Thankfully certain aspects of our health care system make coping with disease like ebola a problem that can be dealt with effectively. But the systemic problems are huge and ill suited to a real large scale crisis. And the pitiful behavior of government over the last 10 years gives no indication they are focused on sensible security that will help citizens.

    Even worse though is how poorly we (as a global society) dealt with the initial conditions in Africa as well as our continuing efforts now. We had poor processes in place. We didn't commit funds early enough. We got behind and are not doing enough now. Lots of people are taking heroic action in Africa but without good processes it isn't enough.





    Additional comment I added on the original blog post in response to another comment.

    What the USA's role should be in helping people outside the USA is indeed a tricky question.

    Even if you take the position those in the USA don't believe other people are worth protecting (which I don't believe) just a purely selfish government with an understanding of science and epidemics understands the risks of external disease vectors.

    Just like those failing to use vaccines create a risky health system that everyone suffers from when things go bad, ignoring disease until it strikes your body is a bad way to protect yourself.

    Plus when rich countries like the USA show disregard for people living elsewhere that drastically increases terrorism risks. Coping with that by allowing frustration to grow feeding crazy people's use of terror and then trying to spend hundreds of billions on weapons and the like is a lousy strategy.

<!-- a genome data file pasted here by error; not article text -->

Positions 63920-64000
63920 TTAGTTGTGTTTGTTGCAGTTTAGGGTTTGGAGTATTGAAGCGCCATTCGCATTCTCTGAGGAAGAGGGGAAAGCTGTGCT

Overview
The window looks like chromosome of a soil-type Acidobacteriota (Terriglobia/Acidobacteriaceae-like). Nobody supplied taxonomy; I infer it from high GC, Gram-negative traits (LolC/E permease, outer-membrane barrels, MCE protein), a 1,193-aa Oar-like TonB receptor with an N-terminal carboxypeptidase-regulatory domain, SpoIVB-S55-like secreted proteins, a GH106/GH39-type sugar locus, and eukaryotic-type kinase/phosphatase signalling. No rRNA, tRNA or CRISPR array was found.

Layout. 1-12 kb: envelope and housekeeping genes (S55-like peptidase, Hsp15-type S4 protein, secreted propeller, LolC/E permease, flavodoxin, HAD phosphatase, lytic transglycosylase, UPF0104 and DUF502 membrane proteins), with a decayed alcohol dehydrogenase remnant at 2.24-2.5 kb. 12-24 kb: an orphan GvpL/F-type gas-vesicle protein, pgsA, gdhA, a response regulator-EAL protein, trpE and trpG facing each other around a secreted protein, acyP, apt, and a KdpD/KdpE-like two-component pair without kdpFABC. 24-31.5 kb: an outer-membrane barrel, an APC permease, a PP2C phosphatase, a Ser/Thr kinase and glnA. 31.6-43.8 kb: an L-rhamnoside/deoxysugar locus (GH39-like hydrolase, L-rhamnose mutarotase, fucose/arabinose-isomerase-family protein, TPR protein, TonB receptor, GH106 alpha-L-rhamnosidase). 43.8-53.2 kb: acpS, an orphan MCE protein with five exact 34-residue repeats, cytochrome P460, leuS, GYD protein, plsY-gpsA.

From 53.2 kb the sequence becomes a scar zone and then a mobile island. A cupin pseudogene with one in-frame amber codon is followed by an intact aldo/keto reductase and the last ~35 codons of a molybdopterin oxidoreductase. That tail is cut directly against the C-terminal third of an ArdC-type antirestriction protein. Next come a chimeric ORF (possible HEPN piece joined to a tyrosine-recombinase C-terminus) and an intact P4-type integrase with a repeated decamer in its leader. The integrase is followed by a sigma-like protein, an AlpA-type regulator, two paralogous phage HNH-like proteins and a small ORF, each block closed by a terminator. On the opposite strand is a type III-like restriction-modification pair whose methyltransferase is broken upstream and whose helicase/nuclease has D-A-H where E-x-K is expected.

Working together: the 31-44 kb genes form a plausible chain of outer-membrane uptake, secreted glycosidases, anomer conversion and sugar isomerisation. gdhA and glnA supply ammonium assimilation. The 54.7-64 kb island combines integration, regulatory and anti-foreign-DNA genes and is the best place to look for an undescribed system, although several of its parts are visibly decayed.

It isn't like this is some shocking idea. Pretty much everyone that studies this understands that link. In the Bush administration they talked a lot about it and did some things especially with Karen Hughes. But even forgetting any terrorism concerns or humanitarian feelings, allowing dangerous virus and bacteria to infect lots of people (anywhere in the globe) is hugely dangerous for rich countries health. It is just a hugely foolish (looking at it completely selfishly and even when doing that ignoring positive externalities of action and negative externalities of inaction) to stand by while dangerous epidemics grow.

    I believe the first reason to act is because all people matter, not just those inside your border. But even for people that don't care about that the completely selfish reasoning means not acting is foolish. And an understanding of disease makes it obvious you need to act a long time ago. Yes after failing to act more sensibly for a decade or more we should have acted drastically a few months ago. But even that would have been too late. Though actually for Ebola from a 100% USA selfish perspective it might not be too late - because it is likely like to become a huge problem in the USA. But something similar easily could and we have failed to prepare (which in this instance means failed to make sure the larger global health system is much better able to cope).



    2nd update, good video by John Green on the subject: